This study addresses the debate regarding employee discretion and neo-normative forms of control within interactive service work. Discretion is central to core and long-standing debates within the sociology of work and organizations such as skill, control and job quality. Yet, despite this, the concept of discretion remains underdeveloped. We contend that changes in the nature of work, specifically in the context of interactive service work, require us to revisit classical theorizations of discretion. The paper elaborates the concept of value discretion; defined as the scope for employees to interpret the meaning of the espoused values of their organization. We illustrate how value discretion provides a foundational basis for further forms of task discretion within a customized service call-centre. The study explores the link between neo-normative forms of control and the labour process by elaborating the concept of value discretion to provide new insights into the relationship between managerial control and employee agency within contemporary service labour processes.
The period since the mid 1970s has seen dramatic changes in the economies of the industrialized nations with the vast majority of OECD countries experiencing a reduction…
The period since the mid 1970s has seen dramatic changes in the economies of the industrialized nations with the vast majority of OECD countries experiencing a reduction in growth of industrial production and a marked reversal in employment trends in the industrial sector (Rowthorn and Glyn, 1990). This process of “deindustrialization” has attracted the attention of academics and commentators from a variety of disciplines and been variously heralded as evidence of the advent of “post‐industrial” society (Bell, 1974), “post‐Fordism” (Piore and Sabel, 1984), “disorgan‐ized capitalism” (Lash and Urry, 1987), and the “postmodern world” (Clegg, 1990). These authors have described discontinuous shifts in the pattern of industrial society with broad changes in regimes of accumulation and regulation which involve socio‐cultural and political as well as economic change. Economists have described the failure of Keynesian economic policies in the West to sustain rapid growth and high employment as the “end of the golden age of capitalism” (Marglin and Schor, 1990).
The purpose of this paper is to evidence the emergence of new forms of work organisation which if observed could be seen as consistent with the concept of the “learning…
The purpose of this paper is to evidence the emergence of new forms of work organisation which if observed could be seen as consistent with the concept of the “learning factory”. This is attempted through reporting the views of those workers engaged in team based operations and reflects upon the emerging role of first‐line and team‐based supervisors. The implications of such developments are then considered from the perspective of the current HR plant managers.
This paper reports on a study of 18 US and UK automotive component suppliers. The information gathered included questionnaire data detailing management practices and giving plant level performance measures. The paper draws primarily on data gathered from interviews conducted with workers, team leaders and managers, including HR managers.
While the majority of plants may be some way from a “learning factory” model there is evidence of changing practices, structures and expectations in each that are in varying ways broadly consistent with elements of this approach. As a consequence of the prioritisation for increases in devolution of responsibility to other employees, the traditional role of the HR manager was seen to be evolving which to a number of managers was creating difficulties.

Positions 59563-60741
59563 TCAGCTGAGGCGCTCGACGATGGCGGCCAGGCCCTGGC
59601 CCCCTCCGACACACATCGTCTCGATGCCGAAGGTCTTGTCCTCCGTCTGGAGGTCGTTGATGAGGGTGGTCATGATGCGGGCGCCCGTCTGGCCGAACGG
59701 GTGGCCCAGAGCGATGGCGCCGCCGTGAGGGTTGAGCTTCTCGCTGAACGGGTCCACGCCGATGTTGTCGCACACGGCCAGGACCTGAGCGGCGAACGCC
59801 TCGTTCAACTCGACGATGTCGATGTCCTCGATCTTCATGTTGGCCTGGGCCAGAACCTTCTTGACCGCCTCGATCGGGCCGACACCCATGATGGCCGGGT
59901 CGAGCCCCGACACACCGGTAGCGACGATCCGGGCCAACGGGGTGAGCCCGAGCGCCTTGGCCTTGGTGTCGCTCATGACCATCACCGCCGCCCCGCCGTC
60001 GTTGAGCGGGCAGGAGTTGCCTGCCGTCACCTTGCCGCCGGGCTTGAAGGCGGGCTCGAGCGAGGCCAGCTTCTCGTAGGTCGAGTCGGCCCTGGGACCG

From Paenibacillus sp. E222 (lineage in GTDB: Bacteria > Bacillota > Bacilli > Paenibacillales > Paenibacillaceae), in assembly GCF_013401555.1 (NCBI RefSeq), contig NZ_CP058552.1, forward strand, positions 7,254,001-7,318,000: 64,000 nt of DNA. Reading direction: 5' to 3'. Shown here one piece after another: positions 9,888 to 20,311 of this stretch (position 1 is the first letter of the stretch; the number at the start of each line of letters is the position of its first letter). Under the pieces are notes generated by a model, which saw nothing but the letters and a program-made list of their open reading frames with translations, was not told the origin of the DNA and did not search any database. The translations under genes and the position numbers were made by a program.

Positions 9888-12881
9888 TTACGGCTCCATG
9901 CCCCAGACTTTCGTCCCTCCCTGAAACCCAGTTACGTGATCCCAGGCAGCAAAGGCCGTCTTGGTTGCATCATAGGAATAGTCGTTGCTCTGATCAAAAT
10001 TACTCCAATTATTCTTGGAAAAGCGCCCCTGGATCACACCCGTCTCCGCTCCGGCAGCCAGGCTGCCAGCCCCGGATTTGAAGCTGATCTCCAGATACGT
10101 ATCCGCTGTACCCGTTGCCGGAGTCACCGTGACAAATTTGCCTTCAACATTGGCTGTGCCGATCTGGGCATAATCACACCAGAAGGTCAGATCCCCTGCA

This paper contributes to the growing evidence of the devolvement of traditional “managerial” responsibilities to lower levels within increasingly “lean” manufacturing organisations. It also comments on the evolving role of HR managers in contemporary manufacturing.
This paper reports some preliminary findings from a research project on the management of problem solving and continuous improvement in UK and US first tier automotive…
This paper reports some preliminary findings from a research project on the management of problem solving and continuous improvement in UK and US first tier automotive component manufacturers. It draws on organizational theory to interpret emerging structures, relationships and roles in the light of recent work on the “learning factory” model of manufacturing. There is considerable evidence of shifting patterns of roles and responsibilities, especially for operators, front‐line managers and a new cadre of continuous improvement specialists, but only limited evidence of knowledge transfer across organizational boundaries. Overall the findings suggest that there are various routes toward the learning factory and that ultimately this model of operations is likely to have numerous practical incarnations.
In recent years certain writers have put forward the notion that a distinctive and definite change has occurred in the way in which employees are managed (Beer et al…
In recent years certain writers have put forward the notion that a distinctive and definite change has occurred in the way in which employees are managed (Beer et al, 1985; Guest, 1987; Poole, 1991; Sisson, 1991). The term or concept of Human Resource Management (HRM) has been used to describe these changes and has fuelled a spirited debate among academics and practitioners. This debate has centred on the distinctiveness of HRM and in particular whether, and in what ways, it is different to its predecessor, so called Personnel Management. This debate has considered the extent to which HRM has theoretical validity as a concept with predictive capabilities and/or the extent to which it represents a model with internally consistent features and dimensions. Others have suggested it is perhaps better understood as a map or a bracketing ‘catch all’ concept for a cluster of related management practices or approaches (Legge, 1989; Noon, 1992). The related debate has concerned the attempt by writers and commentators to establish empirically whether definitive changes have in fact taken place. Apart from case studies of exemplar (usually American and Japanese) organizations, wider survey and case material of UK based brownfield operations has tended to suggest limited adoption of HRM although Storey's (1992) recent collection of case material suggests that the wider adoption of HRM is underway.
Examines innovation, labour and human resource management in contemporary manufacturing. Case study data are presented from automotive plants in the USA and the UK…
Examines innovation, labour and human resource management in contemporary manufacturing. Case study data are presented from automotive plants in the USA and the UK. Reports on the human resource practices in use and considers the relationship with the plants’ manufacturing and innovation activities. In particular, focuses on current developments in the roles of employees and their training and development implications.